Scott Jennings, a GOP consultant who worked in the Bush administration, said Monday’s Dow drop “was an unfortunate thing to happen, while [Trump] was giving a big economic speech in Ohio,” but he said the “larger structural feelings about the economy right now for most voters are still good.”
“The smart thing would be to talk about the sound fundamentals — job growth, upward wage pressure — because they tend to be more stable,” Jennings said, adding that most people who aren’t day traders won’t change their view on the economy after one day. “They've lived through fluctuations before, so one day isn’t going to scare people into believing the economy isn’t sound.
Even ardent Trump backer Geraldo Rivera pointed out the issue with the president’s messaging.
A GOP consultant also said it's "very risky to brag about something every time it goes up because then you’re going to get criticized every time it goes down." But, the consultant argued, in the bigger scheme of things, Monday's events weren't an issue in and of themselves.
"The economy at large is incredibly important," the consultant said. "But I would argue that one day, any day, up or down, is probably not very important."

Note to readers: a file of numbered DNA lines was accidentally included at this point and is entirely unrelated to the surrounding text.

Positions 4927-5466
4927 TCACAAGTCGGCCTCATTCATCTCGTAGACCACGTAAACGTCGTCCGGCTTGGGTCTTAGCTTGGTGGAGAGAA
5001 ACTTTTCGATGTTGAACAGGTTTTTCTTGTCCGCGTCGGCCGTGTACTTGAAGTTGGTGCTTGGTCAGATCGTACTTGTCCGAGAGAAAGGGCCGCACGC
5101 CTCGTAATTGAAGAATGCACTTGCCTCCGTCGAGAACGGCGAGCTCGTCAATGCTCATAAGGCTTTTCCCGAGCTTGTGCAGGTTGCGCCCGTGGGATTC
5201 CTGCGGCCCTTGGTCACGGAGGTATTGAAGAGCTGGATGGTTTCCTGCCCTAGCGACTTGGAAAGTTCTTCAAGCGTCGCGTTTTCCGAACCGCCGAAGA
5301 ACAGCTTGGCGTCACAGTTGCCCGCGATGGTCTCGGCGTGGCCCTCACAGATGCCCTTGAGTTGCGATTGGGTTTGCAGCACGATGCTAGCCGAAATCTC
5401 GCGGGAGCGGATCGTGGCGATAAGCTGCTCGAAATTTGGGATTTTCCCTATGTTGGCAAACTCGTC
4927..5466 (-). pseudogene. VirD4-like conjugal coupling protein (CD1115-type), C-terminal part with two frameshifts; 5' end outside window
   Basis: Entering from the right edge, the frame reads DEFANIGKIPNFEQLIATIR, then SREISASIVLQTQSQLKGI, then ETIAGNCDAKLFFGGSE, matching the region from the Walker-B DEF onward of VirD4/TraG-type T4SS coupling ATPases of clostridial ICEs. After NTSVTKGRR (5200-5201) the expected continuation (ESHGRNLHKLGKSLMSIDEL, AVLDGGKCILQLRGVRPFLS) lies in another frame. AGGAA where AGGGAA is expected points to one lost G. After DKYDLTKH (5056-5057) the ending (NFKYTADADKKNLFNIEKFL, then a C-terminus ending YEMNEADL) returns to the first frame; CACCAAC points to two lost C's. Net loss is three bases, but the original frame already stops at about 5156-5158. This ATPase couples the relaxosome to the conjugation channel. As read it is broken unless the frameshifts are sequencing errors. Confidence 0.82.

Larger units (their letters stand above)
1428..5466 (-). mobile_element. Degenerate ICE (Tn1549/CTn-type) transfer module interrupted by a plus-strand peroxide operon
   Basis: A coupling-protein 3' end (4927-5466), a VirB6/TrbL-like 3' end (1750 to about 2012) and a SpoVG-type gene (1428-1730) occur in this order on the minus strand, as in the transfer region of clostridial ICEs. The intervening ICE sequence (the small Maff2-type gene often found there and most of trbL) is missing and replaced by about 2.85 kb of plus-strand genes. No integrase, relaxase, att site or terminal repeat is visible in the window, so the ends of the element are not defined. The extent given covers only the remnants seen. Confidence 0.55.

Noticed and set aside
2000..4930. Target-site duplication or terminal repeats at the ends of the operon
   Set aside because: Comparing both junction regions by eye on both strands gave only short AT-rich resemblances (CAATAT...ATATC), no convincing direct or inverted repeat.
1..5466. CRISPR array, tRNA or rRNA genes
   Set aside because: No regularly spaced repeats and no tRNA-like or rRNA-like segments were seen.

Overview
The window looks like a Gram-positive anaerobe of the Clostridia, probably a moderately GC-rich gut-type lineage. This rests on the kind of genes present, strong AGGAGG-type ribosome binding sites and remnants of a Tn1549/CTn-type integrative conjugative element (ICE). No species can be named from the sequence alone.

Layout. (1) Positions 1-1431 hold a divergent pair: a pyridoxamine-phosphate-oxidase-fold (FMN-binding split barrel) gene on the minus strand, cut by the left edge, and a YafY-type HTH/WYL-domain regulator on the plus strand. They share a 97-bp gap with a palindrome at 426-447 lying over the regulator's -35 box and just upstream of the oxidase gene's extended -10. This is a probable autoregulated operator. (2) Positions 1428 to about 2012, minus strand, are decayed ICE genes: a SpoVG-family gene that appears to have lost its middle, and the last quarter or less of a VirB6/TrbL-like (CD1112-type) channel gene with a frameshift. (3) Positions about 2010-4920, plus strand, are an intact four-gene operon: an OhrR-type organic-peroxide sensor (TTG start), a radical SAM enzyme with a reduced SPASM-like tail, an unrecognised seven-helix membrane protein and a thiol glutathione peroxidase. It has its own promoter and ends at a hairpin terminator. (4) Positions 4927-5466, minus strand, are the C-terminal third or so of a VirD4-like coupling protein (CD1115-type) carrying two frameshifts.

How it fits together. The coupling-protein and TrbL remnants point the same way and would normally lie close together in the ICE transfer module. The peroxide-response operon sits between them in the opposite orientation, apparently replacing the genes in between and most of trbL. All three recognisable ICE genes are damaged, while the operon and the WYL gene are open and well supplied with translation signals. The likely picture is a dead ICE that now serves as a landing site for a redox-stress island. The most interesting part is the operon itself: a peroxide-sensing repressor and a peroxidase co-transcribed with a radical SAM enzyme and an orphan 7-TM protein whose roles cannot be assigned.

Former president Obama's press secretary Jay Carney tweeted Monday afternoon on the previous administration's reasoning for not boasting about the stock market, as Trump has done. (Obama, however, did boast about the stock market, but he did not talk about it in the same way Trump has, and used other economic indicators as well.)
The downturn in the stock market also gives Democrats an easy opening to attack Trump, and they are already taking shots.
“As the Dow nosedives on his watch, the President’s rambling, deceitful tax scam sales pitch reached an all-time low in Cincinnati,” said Drew Hammill, a spokesperson for House Minority Leader Nancy Pelosi, in a statement.
Democrats, though, face the same problem: That nosedive could always reverse.
Alexis Levinson contributed additional reporting to this story.